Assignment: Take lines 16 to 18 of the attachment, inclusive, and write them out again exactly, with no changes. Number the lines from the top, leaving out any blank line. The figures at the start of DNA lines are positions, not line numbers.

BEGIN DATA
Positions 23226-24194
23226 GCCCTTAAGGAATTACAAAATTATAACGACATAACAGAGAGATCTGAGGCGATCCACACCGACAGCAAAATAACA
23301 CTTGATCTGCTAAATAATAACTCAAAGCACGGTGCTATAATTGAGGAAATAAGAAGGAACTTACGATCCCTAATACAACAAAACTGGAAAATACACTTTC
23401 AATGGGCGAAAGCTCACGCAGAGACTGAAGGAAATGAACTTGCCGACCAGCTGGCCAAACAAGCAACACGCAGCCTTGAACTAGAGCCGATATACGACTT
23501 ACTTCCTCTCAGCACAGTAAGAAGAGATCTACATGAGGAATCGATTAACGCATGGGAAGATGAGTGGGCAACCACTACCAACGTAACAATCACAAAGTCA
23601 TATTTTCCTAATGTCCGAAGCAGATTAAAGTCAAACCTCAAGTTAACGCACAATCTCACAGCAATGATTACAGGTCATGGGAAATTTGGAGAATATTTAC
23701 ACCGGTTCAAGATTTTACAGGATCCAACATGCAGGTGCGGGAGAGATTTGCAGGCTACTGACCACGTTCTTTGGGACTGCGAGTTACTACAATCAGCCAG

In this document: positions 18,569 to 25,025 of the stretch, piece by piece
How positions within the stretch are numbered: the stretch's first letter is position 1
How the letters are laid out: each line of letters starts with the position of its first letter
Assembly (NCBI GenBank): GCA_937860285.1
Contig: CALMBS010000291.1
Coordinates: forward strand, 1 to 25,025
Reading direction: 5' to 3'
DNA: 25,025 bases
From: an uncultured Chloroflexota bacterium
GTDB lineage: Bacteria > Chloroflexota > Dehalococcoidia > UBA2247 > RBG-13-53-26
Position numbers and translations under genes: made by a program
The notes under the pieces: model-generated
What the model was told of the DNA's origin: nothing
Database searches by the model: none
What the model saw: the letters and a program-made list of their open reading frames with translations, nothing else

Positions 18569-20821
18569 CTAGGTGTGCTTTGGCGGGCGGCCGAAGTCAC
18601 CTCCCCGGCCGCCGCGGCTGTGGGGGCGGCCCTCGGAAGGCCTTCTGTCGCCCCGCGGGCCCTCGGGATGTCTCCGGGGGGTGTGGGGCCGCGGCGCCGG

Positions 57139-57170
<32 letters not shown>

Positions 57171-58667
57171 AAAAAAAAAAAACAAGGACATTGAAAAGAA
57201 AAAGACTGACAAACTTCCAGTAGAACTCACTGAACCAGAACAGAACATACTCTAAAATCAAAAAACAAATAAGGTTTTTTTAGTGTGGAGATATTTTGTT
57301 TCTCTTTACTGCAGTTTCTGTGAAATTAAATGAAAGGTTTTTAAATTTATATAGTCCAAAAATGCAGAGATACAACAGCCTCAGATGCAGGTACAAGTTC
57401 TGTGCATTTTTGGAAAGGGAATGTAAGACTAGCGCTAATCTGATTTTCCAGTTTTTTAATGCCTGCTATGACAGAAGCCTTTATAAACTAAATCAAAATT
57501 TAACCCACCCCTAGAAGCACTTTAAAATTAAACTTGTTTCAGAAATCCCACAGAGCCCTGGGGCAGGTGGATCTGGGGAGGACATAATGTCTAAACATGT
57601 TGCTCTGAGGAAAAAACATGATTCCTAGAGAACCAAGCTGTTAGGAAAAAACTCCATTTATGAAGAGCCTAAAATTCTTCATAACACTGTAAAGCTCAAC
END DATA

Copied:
From: an uncultured Chloroflexota bacterium
GTDB lineage: Bacteria > Chloroflexota > Dehalococcoidia > UBA2247 > RBG-13-53-26
Position numbers and translations under genes: made by a program